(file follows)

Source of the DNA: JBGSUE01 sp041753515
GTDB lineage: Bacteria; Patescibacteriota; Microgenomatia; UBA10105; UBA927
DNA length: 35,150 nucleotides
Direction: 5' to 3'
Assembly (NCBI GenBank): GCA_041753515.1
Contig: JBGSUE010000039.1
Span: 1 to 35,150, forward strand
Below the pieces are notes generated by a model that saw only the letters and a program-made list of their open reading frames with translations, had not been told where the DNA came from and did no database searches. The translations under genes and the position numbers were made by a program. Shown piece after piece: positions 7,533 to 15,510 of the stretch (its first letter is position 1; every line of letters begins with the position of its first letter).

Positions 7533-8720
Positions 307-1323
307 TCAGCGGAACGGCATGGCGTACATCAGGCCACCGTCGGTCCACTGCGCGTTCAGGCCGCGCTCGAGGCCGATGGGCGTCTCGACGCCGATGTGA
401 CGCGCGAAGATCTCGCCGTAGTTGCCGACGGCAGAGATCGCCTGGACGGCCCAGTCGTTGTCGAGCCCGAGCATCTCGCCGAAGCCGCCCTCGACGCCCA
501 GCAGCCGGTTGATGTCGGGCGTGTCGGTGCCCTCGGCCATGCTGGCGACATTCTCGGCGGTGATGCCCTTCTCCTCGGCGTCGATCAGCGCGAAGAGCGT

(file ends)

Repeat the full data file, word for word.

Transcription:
Source of the DNA: JBGSUE01 sp041753515
GTDB lineage: Bacteria; Patescibacteriota; Microgenomatia; UBA10105; UBA927
DNA length: 35,150 nucleotides
Direction: 5' to 3'
Assembly (NCBI GenBank): GCA_041753515.1
Contig: JBGSUE010000039.1
Span: 1 to 35,150, forward strand
Below the pieces are notes generated by a model that saw only the letters and a program-made list of their open reading frames with translations, had not been told where the DNA came from and did no database searches. The translations under genes and the position numbers were made by a program. Shown piece after piece: positions 7,533 to 15,510 of the stretch (its first letter is position 1; every line of letters begins with the position of its first letter).

Positions 7533-8720
Positions 307-1323
307 TCAGCGGAACGGCATGGCGTACATCAGGCCACCGTCGGTCCACTGCGCGTTCAGGCCGCGCTCGAGGCCGATGGGCGTCTCGACGCCGATGTGA
401 CGCGCGAAGATCTCGCCGTAGTTGCCGACGGCAGAGATCGCCTGGACGGCCCAGTCGTTGTCGAGCCCGAGCATCTCGCCGAAGCCGCCCTCGACGCCCA
501 GCAGCCGGTTGATGTCGGGCGTGTCGGTGCCCTCGGCCATGCTGGCGACATTCTCGGCGGTGATGCCCTTCTCCTCGGCGTCGATCAGCGCGAAGAGCGT